Another student attacked

Evan Hessel

A female Northwestern student told police she was attacked by an unidentified man with a knife early Thursday morning, the second reported attack on a female student in two days.

The student, a Weinberg junior who asked to remain anonymous, was walking from her car to her apartment on the 1000 block of Dempster Street between 4:00 and 4:30 a.m. Thursday when she was attacked.

After leaving her car at the intersection of Oak Avenue and Greenwood Street, the student reached into her purse for a pack of cigarettes and dropped several items, she said. While bent over, gathering the contents of her purse, she felt a knife press against her back as a man covered her mouth with his hand and told her not to scream, she said.

The student tried to call for help as the man dragged her towards an alley running parallel to Oak Avenue but was silenced by the attacker’s hand, she said.

“I expected him to ask for my purse or my money, but he just dragged me away,” she said.

As they approached the alley, the headlights of a car traveling towards them flashed on the side wall of the alley, prompting the man to release the girl and run north on Oak Avenue, leaving her standing at the mouth of the alley.

Police said they are investigating the incident. The student didn’t inform police of the attack until Thursday afternoon.

The entire attack lasted about two minutes, during which she was unable to see her attacker’s face, she said.

Thursday’s attack follows a similar incident that occurred the previous morning when another female student was sexually assaulted in the area of Emerson Street and Maple Avenue, near Engelhart Hall.

The victim of Wednesday’s assault said a black male about 6-feet-2-inches tall and weighing about 190 pounds grabbed her from behind and attempted to drag her into a dark area behind the building, said Lt. Joseph Bellino of EPD. The man was described as in his late 20s, with a high-pitched voice, and wearing baggy pants and a three-quarter-length black leather coat. Police on Thursday did not say the two incidents were related.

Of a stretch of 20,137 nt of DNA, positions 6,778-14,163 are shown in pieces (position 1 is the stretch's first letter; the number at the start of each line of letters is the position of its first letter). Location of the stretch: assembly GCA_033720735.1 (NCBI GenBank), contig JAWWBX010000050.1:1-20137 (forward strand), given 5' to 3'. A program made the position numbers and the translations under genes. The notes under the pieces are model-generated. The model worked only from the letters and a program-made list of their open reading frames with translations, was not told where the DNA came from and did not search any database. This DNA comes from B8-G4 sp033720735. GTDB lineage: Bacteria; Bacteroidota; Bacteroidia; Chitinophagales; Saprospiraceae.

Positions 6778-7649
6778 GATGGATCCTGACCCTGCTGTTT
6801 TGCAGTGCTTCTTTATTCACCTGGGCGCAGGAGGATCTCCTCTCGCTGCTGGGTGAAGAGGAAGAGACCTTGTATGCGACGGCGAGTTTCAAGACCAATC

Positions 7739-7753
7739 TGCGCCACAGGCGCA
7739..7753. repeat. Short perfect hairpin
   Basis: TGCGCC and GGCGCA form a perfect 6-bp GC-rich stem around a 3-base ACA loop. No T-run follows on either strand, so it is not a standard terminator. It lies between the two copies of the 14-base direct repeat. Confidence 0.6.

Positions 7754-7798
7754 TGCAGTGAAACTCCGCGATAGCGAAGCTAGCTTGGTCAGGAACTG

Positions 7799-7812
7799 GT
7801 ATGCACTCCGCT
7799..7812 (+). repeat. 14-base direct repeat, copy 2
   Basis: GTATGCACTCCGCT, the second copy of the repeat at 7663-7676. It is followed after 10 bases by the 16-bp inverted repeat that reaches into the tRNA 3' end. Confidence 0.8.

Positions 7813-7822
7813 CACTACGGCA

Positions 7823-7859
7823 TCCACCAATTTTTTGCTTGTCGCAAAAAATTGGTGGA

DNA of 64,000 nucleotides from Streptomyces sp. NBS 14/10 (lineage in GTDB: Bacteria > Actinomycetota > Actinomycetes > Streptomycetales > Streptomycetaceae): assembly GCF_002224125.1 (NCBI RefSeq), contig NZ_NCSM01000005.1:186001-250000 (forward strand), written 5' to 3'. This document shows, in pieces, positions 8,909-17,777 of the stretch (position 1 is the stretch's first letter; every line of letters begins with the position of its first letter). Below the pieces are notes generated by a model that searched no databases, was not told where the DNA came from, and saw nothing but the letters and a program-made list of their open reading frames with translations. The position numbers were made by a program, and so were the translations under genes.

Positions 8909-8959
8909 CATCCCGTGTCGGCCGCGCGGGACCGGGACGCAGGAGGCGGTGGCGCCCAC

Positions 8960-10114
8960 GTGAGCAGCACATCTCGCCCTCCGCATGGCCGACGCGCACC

Wednesday’s assailant released the student when she saw an EPD patrol car and yelled for help around 1:30 a.m.

Police reports from both incidents have been passed on to EPD’s investigative division as detectives are looking for suspects, Sgt. James Stonequist of EPD said.

The student attacked Thursday morning did not contact EPD until about 12 p.m. Thursday. She originally did not plan to contact police, but changed her mind after her roommate reminded her that another female student was attacked the night before.

During her first call to the department, the student spoke to a civilian receptionist, who said an officer would contact her within a few hours to talk about the attack. At 2:30 p.m., the student had yet to hear from EPD and left for class, deciding to go to the department after class, she said.

At EPD, she recounted the attack for an officer, who told her detectives would contact her in a few days.

Thursday’s attack draws more attention to Evanston’s lighting system, which leaves some areas completely dark.

“I’m always paranoid around here because it’s really dark,” she said.

The section of Oak Avenue where Thursday’s attack initially occurred is poorly lit, allowing the attacker to approach her unnoticed, she said.